Mammography Screening Recommendations

Women ages 40 to 49 should get screening mammograms every one to two years if they are at average risk for breast cancer. For women 50 years and older, mammograms are recommended every one to two years. Women who are at higher than average risk should start mammography before age 40. They should also find out how often they should get screened in their 40's and 50's.


  • Have had breast cancer.

  • Have more than one family member that has or has had breast cancer.

  • Carry genetic changes, which make them more likely to get breast cancer.

  • Have a breast disease that may predispose them to cancer.

  • Have had two or more breast biopsies for benign disease.

  • Have 75% or more dense breast tissue on past mammograms.

  • Gave birth at age 30 or older.

  • Have never been pregnant.

  • Are on hormone therapy.

  • Began their menstrual periods before age 12.

  • Have a late menopause (55 years old or older).

  • Have had high doses of radiation to the chest.

  • Never breastfed.

  • Are going through menopause and are obese.

  • Have had cancer of the uterus, ovary or intestine.

  • Are Jewish.

  • Drink a lot of alcohol.

  • Have breast implants.

Women without the risk factors above are considered to be at average risk of developing breast cancer.


There are limitations of mammography. That is why clinical breast exams by your caregiver and monthly self breast exams are important. Some limitations include:

  • Having a high percentage of women who get mammograms with results that are not cancer, but need further testing such as:

  • Another mammogram.

  • Fine needle aspiration.

  • Ultrasound.

  • Biopsy.

  • Women who have yearly mammograms in their 40's have about a 30% chance of having a "false-positive" mammogram. This means the mammogram suggests a problem, but on further testing, there is no problem. This is called a "false positive."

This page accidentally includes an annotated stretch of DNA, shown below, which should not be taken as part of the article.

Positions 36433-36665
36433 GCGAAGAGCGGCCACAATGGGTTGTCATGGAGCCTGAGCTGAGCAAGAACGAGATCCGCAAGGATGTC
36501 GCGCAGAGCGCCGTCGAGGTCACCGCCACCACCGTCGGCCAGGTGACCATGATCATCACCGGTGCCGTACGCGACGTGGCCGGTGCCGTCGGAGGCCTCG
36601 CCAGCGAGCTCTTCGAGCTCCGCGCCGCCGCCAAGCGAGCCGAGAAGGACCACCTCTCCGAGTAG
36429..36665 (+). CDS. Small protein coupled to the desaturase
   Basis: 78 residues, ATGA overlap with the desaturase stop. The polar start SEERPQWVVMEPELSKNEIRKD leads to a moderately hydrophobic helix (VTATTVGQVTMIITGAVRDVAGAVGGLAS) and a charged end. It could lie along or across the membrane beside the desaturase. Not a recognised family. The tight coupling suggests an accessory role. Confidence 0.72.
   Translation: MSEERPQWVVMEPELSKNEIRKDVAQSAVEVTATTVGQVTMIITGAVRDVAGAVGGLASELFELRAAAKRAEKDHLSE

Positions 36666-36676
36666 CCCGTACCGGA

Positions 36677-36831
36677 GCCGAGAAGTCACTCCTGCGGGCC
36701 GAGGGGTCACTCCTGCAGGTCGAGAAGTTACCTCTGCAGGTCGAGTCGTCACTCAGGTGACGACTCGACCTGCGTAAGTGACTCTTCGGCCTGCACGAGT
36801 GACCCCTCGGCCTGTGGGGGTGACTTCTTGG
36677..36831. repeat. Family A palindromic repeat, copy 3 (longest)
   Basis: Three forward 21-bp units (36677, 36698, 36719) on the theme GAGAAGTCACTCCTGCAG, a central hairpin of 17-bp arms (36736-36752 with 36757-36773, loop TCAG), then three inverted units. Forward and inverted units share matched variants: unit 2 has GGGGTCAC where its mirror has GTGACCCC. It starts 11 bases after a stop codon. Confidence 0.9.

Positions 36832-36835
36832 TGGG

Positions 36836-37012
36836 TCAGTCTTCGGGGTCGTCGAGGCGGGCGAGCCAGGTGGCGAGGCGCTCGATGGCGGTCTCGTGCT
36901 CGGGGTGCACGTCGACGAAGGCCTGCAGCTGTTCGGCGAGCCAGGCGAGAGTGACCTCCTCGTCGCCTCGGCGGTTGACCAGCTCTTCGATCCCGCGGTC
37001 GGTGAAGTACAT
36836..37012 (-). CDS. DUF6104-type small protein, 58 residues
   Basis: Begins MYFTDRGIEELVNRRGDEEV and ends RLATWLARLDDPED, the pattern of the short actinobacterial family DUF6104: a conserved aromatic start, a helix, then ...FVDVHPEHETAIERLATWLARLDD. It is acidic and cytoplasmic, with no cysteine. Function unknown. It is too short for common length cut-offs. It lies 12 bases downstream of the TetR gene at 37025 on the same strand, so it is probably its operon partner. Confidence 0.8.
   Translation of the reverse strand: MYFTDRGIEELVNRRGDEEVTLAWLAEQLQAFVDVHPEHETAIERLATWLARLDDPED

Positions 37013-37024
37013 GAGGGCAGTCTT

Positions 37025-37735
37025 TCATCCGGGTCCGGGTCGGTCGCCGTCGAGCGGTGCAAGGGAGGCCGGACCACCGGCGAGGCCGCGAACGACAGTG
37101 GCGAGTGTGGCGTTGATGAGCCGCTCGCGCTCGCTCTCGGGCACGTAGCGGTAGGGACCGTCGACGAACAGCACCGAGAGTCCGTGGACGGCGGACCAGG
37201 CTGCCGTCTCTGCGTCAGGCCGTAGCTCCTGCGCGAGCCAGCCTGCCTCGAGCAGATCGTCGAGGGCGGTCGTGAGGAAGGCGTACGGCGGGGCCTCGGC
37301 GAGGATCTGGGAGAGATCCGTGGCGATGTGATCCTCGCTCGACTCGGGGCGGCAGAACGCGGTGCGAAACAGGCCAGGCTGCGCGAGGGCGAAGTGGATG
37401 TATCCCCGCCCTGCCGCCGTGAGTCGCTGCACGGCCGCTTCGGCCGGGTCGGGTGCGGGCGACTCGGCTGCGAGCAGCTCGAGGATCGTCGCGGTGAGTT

• About 25% of breast tumors are missed in women in their 40's, compared to 10% for women in their 50's. This is due to dense breast tissue.


  • Regular screening of average risk women in their 40's reduces deaths from breast cancer by about 17%.

  • Research is under way in imaging technology such as MRI's, breast ultrasound and breast-specific position emission tomography to overcome mammography limitations.

  • In addition to imaging technologies, scientists are exploring methods to detect traces of breast cancer in blood, urine, or nipple fluid and to detect genetic alterations in women who are at increased risk for breast cancer.

  • There is little to no risk of getting too much radiation during a screening.

  • Regular screening and early detection of breast cancer reduces costs and further therapy such as radiation, chemotherapy and breast reconstruction.

For further information contact the Cancer Information Service (CIS).

  • CIS, a national information and education network, is a free public service of the NCI. This is the federal government's primary agency for cancer research.

  • The CIS meets the information needs of patients, the public and health professionals.

  • Trained staff provides the latest scientific information in understandable language. CIS staff answers questions in English and Spanish and gives out NCI materials.

  • 1-800-4-CANCER (1-800-422-6237).

  • TTY: 1-800-332-8615.